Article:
The ability of adversaries to attack in cyberspace with low consequence creates the need to impose friction and leads to the tenants of defending forward and continuous engagement with adversaries in cyberspace espoused in the National Cyber Strategy and the Department of Defense (DoD) Cyber Strategy, said Rob Joyce, senior adviser for cybersecurity strategy to the Director of the National Security Agency (NSA).
“The idea that they get free shots on goal, that they get to keep trying and trying until they succeed, is something we have to counter,” said Joyce, speaking at the Aspen Institute Cyber Summit on Nov. 8.
The discussion at the Cyber Summit focused largely on China and its efforts in cyberspace. On the heels of an agreement between President Obama and China’s President Xi Jinping in 2015, the United States saw a decline in cyberattacks coming from China, but has lately seen that number rise.
“I don’t know that a switch was flipped, but we’ve definitely seen the behavior erode in the last year, and we’re very concerned by those troubling trends” said Joyce. “It’s clear that they are well beyond the bounds today of the agreement that was forged between our countries.”
As the United States looks to respond to the rise in attacks, Joyce highlighted the ‘Defend Forward’ tenant in the National Cyber Strategy and the DoD Cyber Strategy as a strong option.
“We’ve decided that we’ve got to have one element of our national power be cyber capabilities. Looking at a strategy that says we’re just going to wait until the attacks come to us, and then we’ll defend them at the boundary…that’s not a winning strategy. A piece of this has to be engaging people who are seeking to do things that are illegal or immoral on our networks” he said.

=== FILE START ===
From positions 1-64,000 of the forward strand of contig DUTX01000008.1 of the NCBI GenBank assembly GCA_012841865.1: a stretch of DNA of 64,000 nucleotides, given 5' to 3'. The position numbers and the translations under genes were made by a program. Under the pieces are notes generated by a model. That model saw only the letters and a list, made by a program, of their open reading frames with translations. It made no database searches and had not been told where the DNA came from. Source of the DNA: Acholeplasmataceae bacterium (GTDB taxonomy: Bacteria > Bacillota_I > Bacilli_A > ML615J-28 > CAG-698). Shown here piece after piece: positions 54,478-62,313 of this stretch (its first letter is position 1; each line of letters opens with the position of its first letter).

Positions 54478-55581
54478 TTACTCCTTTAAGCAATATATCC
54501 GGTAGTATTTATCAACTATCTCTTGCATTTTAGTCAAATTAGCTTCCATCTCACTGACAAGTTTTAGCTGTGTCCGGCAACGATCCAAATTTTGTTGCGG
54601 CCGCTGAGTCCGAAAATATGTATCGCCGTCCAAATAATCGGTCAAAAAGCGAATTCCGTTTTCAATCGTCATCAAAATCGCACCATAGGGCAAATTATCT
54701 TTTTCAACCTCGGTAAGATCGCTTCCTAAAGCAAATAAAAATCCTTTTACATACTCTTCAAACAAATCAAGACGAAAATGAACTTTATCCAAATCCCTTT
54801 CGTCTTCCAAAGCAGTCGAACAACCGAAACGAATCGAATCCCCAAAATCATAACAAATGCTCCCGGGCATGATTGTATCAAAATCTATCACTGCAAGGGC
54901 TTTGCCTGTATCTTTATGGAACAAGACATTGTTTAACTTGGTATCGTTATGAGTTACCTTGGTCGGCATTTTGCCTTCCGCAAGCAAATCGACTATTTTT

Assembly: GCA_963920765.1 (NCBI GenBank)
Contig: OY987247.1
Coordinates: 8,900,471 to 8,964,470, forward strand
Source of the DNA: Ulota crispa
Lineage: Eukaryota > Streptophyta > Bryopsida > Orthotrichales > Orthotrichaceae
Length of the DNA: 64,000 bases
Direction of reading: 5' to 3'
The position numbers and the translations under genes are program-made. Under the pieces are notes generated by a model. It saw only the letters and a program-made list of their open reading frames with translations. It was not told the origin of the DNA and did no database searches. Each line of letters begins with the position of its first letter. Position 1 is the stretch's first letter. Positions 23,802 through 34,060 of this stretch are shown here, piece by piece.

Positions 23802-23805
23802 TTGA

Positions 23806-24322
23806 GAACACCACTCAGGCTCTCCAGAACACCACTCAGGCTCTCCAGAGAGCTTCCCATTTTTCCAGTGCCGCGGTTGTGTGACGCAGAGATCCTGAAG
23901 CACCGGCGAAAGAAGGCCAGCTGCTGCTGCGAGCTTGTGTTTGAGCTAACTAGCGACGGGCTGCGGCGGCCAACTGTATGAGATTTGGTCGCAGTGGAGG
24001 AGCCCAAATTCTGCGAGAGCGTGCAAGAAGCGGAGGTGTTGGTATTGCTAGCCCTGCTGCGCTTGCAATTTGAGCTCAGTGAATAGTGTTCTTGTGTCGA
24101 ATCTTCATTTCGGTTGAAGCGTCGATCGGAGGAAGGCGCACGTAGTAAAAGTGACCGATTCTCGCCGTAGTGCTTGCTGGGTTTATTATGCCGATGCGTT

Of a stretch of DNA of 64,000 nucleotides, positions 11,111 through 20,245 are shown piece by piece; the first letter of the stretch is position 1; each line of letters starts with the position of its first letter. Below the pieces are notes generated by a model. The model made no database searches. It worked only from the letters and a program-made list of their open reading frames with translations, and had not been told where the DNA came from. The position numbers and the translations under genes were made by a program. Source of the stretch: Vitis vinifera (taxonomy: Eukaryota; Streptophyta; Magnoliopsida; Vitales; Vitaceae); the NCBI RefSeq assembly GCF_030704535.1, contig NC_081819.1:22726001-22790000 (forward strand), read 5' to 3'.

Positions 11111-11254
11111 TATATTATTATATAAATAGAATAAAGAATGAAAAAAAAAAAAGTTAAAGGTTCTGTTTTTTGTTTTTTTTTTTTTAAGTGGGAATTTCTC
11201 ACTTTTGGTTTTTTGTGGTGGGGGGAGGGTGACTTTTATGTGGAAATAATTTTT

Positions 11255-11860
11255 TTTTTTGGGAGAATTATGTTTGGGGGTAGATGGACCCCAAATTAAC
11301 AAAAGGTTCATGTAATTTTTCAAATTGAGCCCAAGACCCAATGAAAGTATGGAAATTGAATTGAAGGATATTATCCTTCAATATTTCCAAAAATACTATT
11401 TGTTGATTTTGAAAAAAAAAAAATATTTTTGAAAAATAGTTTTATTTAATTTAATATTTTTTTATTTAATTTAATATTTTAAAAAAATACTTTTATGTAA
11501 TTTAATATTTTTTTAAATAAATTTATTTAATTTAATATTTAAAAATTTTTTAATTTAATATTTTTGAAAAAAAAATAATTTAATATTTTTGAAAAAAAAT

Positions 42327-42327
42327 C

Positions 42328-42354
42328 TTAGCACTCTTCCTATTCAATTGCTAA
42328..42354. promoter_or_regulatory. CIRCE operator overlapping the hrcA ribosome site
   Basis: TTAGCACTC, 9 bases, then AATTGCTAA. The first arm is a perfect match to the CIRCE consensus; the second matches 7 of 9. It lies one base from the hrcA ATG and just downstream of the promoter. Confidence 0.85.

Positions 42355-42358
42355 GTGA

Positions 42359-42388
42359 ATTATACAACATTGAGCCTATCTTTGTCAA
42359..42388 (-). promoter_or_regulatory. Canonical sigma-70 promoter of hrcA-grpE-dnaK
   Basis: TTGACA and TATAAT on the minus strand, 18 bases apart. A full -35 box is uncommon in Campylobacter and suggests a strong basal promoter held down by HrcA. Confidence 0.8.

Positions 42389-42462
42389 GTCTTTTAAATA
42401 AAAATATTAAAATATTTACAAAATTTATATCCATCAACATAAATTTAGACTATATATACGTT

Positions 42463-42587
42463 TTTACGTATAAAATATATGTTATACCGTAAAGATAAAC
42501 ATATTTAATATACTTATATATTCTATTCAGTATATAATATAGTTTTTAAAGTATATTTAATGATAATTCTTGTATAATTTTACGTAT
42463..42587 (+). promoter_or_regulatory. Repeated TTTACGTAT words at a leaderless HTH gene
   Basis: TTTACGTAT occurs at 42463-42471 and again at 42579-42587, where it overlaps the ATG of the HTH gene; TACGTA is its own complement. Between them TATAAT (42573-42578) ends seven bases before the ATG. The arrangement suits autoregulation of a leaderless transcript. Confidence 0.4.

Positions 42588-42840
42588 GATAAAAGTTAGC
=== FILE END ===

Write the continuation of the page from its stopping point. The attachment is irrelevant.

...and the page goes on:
However, the basics of defense remain the key piece to the Federal government’s approach.
“I think one of the things we’ve suffered from in cyber operations are these movie plot scenarios, where you put in two command lines and the problem goes away and people are deterred forever. Those primarily don’t exist. Just as we’re seeing a constant threat against us, we need to mount a constant defense,” said Joyce. “That includes the basics, of making sure you’ve really defended your network and built it in proper, architected ways, all the way out to using some of these capabilities to address the problem before it comes to us.”
Joyce noted that responding to attacks does not mean a solely cyber-for-cyber response.
“We recognize it is not just a cyber problem. We’re using all elements of the national power to address these, and part of it is the Department of Justice initiatives. There’s always been questions of, ‘why do you indict hackers if they’re never going to be brought to justice?’ I think there’s a great example, just recently, where we were able to work with partner governments to close on an indictment and bring somebody in where they will actually face the penalties for the actions they’re taking. That sends a strong message to the people they’re bringing into these illegal acts,” said Joyce. He later noted, “We rarely respond cyber on cyber.”